The authority of the government to regulate insurance, however, is not unbounded. A number of cases have successfully challenged particularly severe forms of insurance regulation under the Takings Clause. To this point, takings challenges have been brought against state rather than federal insurance regulation, although the Takings Clause applies equally to both the federal and state governments. Successful challenges have been brought, for example, against laws rolling back or freezing rates, requiring insurers to fund residual markets using profits from other states or lines of business, applying assessments retroactively on insurers that have left a market, and prohibiting insurers from exiting markets. The success of these challenges is to some extent specific to particular jurisdictions; laws similar to those successfully challenged in one jurisdiction have sometimes survived similar constitutional challenges in other jurisdictions.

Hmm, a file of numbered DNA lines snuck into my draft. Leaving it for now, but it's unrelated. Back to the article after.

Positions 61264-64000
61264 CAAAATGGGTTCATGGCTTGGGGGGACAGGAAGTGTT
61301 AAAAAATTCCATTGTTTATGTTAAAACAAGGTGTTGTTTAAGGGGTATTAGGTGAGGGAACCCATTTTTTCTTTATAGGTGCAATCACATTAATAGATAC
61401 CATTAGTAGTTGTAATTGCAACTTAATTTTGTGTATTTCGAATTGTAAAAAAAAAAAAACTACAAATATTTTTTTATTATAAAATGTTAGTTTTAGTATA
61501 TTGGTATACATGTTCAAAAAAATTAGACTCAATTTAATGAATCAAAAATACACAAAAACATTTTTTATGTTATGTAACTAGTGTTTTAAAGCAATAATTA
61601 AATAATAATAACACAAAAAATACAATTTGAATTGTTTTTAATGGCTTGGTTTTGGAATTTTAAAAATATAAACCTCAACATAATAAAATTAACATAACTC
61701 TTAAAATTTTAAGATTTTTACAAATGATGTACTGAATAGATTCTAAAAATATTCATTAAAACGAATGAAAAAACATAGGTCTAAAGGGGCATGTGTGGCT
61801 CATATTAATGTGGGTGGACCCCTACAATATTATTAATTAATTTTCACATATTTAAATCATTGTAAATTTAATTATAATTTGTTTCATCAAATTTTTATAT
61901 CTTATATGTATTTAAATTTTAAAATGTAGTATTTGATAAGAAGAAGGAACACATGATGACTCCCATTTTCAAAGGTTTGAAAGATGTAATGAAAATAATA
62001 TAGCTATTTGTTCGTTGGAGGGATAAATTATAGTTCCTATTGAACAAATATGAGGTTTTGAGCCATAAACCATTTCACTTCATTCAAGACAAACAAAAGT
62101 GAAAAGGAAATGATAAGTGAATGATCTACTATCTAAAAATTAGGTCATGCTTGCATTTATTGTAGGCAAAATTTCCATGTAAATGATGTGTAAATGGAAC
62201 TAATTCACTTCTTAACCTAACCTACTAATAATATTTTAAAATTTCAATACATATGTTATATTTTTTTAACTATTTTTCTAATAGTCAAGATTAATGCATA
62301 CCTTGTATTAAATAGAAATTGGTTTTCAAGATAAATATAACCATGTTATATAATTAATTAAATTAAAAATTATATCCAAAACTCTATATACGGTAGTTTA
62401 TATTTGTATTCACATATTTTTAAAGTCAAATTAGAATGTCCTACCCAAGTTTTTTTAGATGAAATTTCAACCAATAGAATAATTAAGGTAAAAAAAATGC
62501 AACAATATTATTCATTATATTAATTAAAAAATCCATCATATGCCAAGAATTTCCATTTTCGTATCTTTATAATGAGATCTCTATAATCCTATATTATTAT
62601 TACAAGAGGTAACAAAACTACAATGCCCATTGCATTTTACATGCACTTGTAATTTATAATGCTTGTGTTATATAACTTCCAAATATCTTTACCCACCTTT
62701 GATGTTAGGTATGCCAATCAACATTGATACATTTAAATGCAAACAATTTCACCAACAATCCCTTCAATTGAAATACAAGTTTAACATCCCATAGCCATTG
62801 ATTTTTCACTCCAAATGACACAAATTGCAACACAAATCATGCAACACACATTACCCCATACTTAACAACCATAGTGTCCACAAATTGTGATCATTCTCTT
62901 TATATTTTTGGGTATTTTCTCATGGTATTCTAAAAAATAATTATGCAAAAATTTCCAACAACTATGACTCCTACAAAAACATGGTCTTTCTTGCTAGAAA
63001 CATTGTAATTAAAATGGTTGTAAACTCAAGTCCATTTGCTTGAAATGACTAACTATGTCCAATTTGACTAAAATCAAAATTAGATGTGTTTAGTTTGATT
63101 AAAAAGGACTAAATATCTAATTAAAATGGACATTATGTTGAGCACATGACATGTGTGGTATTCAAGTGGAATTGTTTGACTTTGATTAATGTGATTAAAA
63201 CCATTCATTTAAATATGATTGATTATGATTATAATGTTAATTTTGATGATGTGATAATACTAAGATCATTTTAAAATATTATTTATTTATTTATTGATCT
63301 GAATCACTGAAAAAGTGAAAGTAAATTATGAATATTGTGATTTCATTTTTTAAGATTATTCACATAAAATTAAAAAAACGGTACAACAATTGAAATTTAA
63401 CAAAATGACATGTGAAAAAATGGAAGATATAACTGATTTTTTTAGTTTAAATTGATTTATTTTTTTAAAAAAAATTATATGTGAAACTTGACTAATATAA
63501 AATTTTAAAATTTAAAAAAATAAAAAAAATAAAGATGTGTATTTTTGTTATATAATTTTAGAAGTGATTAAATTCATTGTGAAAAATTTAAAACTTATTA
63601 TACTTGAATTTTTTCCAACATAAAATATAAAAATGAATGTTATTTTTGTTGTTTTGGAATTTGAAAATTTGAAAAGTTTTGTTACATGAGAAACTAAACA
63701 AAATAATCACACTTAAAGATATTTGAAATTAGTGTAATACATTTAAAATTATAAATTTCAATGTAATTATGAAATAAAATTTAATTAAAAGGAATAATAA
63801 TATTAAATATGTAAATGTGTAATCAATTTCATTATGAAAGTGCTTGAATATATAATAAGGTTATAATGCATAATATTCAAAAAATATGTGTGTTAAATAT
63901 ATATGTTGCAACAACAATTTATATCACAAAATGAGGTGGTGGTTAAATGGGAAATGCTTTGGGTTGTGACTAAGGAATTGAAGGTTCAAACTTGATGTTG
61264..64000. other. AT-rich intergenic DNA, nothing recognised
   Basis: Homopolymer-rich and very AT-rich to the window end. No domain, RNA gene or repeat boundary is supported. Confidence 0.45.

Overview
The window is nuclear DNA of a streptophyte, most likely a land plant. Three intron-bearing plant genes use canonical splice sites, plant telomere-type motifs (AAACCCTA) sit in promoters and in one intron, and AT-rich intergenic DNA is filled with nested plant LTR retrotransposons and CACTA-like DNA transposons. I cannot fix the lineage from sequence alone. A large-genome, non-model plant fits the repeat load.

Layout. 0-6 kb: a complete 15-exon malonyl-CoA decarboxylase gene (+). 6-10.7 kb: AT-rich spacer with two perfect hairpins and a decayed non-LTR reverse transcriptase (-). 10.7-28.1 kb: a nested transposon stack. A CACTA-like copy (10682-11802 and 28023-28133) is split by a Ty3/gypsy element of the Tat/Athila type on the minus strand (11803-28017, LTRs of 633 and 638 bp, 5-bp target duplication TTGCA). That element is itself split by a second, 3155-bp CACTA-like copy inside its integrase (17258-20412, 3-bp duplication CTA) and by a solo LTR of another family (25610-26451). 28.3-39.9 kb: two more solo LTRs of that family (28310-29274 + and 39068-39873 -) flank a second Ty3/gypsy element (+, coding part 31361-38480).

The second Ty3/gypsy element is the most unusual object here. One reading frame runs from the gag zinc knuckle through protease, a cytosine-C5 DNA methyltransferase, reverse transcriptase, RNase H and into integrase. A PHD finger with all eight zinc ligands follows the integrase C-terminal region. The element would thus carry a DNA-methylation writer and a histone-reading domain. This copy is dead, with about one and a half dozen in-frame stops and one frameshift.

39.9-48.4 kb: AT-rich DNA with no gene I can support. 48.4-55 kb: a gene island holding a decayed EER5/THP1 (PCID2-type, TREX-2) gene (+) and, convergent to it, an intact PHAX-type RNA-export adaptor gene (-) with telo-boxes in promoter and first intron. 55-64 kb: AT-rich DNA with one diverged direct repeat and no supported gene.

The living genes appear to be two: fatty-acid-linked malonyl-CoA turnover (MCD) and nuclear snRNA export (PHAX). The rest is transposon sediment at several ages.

In general, however, the courts have come to recognize that insurers have been treated by government like public utilities, and like public utilities insurers are ultimately entitled to rates that are not confiscatory and provide a “fair and reasonable return” It is not enough that a rate barely protects the insurer from insolvency; it must in fact permit a reasonable return on investments. But diminution in value of an insurer is not confiscation, indeed some courts have articulated the constitutional standard as protecting against “deep financial hardship.” The Constitution does not require any particular form of rate regulation, only a rate that is not confiscatory. Moreover, a reasonable rate of return is not guaranteed for each individual policy, but rather to the range of policies issued by the insurer. Indeed, insurance rates are not necessarily constitutionally inadequate simply because aggregate rates are not sufficient to guarantee a profit to all companies engaged in a particular business. Finally, the Constitution does not necessarily guarantee a return to businesses that are not “well and economically operated,” indeed it does not protect industries that are not conducted efficiently. Health insurers who do not bargain vigorously with providers to bring down health care costs or control their own administrative costs cannot depend on the Constitution to assure them a continued profit.